The Status of Women in the Historical Profession, 2005
Chapter 3: Departmental Climate
Unequal Distribution of Service Commitments
The disparities of gender are starkly evident in the area of departmental and university service. A strong refrain in survey responses, especially from women with the most recent Ph.D.'s, relates to the degree of service-related work women perform. Respondents noted that this work is often in positions offering less prestige and power than that offered to male colleagues. Specifically, women are not routinely serving as department chairs, nor are they in many cases considered chair material. Despite this, our respondents were nearly unanimous in asserting that more service was expected of them than of their male counterparts. This is doubly so in the case of minority women, who are appointed to countless committees, asked by their institutions to give public lectures, and expected to mentor minority students, and who may then be told, at tenure time, that their research profiles are wanting.
Respondents report that the commendable focus on promoting women's concerns has led to the unfortunate result that they are overburdened by committee requests. When they are appointed to committees, their suggestions are less likely to be heard or implemented, and they are frequently asked to perform less desirable or more "secretarial" tasks (copying, minute-taking, data-gathering); our respondents observed that, in addition to shouldering an unequal committee load, they also provide more mentoring for undergraduates and graduate students than their male colleagues. These time-consuming tasks often throw the research-teaching-service triad off balance, in some cases resulting in weaker cases for tenure.
Departmental work, in the words of one survey respondent, has "taken on the coloration of ‘domestic labor,'" with women socialized to pitch in when others either feign incompetence or strategically avoid service work, cognizant of the meager rewards it brings. One recently hired assistant professor wrote she was "shocked" to see the level of service women faculty are expected to perform, and many others noted the same thing. Respondents variously felt that men "have mastered the skill of learned incompetence," and that they avoid service when then can, "knowing how deleterious committee work can be to research agendas and career ambitions."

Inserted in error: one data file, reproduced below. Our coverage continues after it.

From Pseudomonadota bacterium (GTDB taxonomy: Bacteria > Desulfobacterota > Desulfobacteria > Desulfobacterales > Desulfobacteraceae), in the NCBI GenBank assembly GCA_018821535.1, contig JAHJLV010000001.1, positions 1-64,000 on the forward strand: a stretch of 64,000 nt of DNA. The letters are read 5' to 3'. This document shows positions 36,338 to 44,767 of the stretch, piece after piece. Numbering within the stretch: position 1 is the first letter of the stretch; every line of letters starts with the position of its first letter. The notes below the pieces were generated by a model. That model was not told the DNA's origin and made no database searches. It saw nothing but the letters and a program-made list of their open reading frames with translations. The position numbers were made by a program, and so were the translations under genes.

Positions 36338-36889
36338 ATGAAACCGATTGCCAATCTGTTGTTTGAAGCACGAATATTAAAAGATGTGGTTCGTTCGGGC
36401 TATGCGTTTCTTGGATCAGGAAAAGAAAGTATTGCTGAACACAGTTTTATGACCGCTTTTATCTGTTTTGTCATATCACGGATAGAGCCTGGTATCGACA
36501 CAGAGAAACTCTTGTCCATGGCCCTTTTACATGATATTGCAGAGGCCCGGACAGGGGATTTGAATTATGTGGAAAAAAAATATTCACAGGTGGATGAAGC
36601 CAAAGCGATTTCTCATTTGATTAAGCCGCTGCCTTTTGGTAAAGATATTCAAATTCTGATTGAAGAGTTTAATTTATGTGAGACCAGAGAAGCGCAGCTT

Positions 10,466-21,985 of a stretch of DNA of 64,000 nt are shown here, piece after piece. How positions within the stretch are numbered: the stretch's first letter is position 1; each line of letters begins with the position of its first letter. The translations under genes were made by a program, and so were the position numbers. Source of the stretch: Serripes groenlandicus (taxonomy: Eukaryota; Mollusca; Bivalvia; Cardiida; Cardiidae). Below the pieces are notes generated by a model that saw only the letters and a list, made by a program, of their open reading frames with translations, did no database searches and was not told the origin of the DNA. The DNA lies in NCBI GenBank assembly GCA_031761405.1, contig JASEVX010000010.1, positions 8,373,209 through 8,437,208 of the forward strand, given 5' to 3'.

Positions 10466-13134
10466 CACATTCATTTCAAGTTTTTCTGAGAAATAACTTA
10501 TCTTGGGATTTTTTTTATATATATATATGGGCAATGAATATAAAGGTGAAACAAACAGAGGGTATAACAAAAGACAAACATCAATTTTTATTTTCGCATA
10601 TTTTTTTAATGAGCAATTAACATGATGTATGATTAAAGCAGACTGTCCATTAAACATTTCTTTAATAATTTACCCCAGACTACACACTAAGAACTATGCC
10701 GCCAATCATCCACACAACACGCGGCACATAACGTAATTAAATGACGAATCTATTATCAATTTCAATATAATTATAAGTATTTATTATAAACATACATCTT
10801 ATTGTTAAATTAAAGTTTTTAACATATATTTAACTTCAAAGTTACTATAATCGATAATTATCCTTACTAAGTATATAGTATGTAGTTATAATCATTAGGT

Further, women noted that the intradepartmental rewards of childrearing are
unequally distributed. Men regularly garner prestige for displaying their
involvement in childcare, while women are punished for the same. For example,
as one respondent
noted, women are not permitted "to excuse themselves from service obligations
in the late afternoon or evening because of family needs. But a male colleague
who spends time with his children is considered exceptionally praiseworthy
and is allowed to renege on service obligations on those grounds." More
than a few noted that men who bring young children to the office in childcare
emergencies are fêted, while women who do the same are censured for being
unorganized and uncommitted to the job. These sentiments are but echoes of
the stark findings of the Berkeley report: at tenure time, across the disciplines,
men are rewarded for having babies, while women are penalized.